Grave concerns: Controversy over toppled headstones in Jewish cemetery

Toppled tombstones: Local pols remain convinced that more than 40 downed headstones at Washington Cemetery in Mapleton are the result of vandalism — despite officials saying otherwise.
Brooklyn Daily
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They cast the first tombstone.

Local pols rushed to hold a press conference at Mapleton’s Washington Cemetery on March 5 to decry 42 toppled tombstones as an act of vandalism, but officials at the largely Jewish cemetery — whom the pols didn’t consult — say the headstones simply fell over because of age and the elements.

Now cemetery officials are blaming the politicians for sowing fear without doing their homework.

“These politicians rushed to judgement that it’s vandalism,” said Micheal Ciamaga, the manager of the Bay Parkway burial ground. “If they would have contacted us and waited, we could have wrapped this up easily with them. Some of the older stones are unstable and fall over. It’s not vandalism.”

Assemblyman Dov Hikind (D–Borough Park) led a press conference with Councilman David Greenfield (D–Midwood), and community leaders on the fallen grave markers after a local who regularly strolls the grounds on the Sabbath noticed the stones and alerted officials after sundown. Pols consulted with police, who had begun investigating the matter, but broadcast their concerns before speaking with managers at the cemetery, according to Hikind who tweeted “#Antisemit­ism” with a picture of an overturned headstone Sunday morning.

Police have since determined that the fallen headstones were not toppled by vandals, said a detective.

“There isn’t any evidence that it’s vandalism. It seems like it was a result of long-term neglect,” said Detective Ahmed Nasser. “The case status is still open, however, based on speaking with the manager of the cemetery, it seems the stones fell as a result of long-term neglect and the environment.”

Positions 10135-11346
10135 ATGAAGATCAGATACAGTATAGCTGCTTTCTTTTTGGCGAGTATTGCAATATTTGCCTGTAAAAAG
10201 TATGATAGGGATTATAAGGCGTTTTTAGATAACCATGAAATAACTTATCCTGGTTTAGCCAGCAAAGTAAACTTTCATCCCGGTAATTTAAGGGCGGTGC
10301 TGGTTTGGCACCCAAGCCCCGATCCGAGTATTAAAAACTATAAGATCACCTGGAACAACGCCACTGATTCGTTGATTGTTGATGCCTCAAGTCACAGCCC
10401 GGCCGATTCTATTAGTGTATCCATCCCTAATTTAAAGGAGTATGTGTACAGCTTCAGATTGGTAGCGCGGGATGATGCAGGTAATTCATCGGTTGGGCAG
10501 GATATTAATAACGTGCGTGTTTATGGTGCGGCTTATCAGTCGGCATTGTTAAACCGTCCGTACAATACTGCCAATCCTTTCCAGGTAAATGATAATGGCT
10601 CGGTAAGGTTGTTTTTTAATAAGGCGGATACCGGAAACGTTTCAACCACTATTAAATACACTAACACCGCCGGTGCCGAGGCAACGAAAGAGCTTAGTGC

But Hikind and community leaders continue to insist that it’s no coincidence that dozens of tombstones in the same section of the graveyard are down. They point to a break in the barbed wire on the six-foot fence near 20th Avenue and 57th Street that bounds the cemetery as a sign that something more is going on. Some stones may be falling because of neglect, but local pols still suspect foul play, said Hikind.

“Those tombstones that the cemetery said were lying down, those are not the ones we are talking about. I’m aware of those. The issue is that in this one section of the cemetery you have all these tombstones that look like they were tampered with,” said Hikind. “I don’t believe it was the wind that blew them down — that’s ridiculous. Someone cut the fence to get into the cemetery — quiet obviously. Something is not kosher here.”

Washington Cemetery is no strangers to desecration. In 2010, vandals scrawled graffiti on 200 tombstones and pushed them over. And news of the disturbed stones comes after vandals targeted a series of Jewish cemeteries in upstate New York, Pennsylvania, and Missouri.

But Washington Cemetery’s manger says family members are responsible for maintaining the headstones and at times they go uncared for. If workers spot a downed stone they set it upright. But in the winter it’s harder for workers to keep up with raising downed stones because the sprawling cemetery lacks its seasonal staff, and it may be a while before workers even notice the toppled stones, according to Ciamaga.

Nevertheless community leaders remain skeptical and demand an in-depth investigation before dismissing the act.

“I believe that it’s a strong possibility that it was vandalism, and I would like a thorough investigat­ion,” said Barry Spitzer, Community Board 12’s district manager. “What we’ve called for is an investigation, and I don’t think this is creating fear. We need a thorough investigation because if it was vandalism, then a very serve and grave crime was committed here.”

Reach reporter Caroline Spivack at or by calling (718) 260–2523. Follow her on Twitter @carolinespivack.
Updated 10:31 am, March 7, 2017
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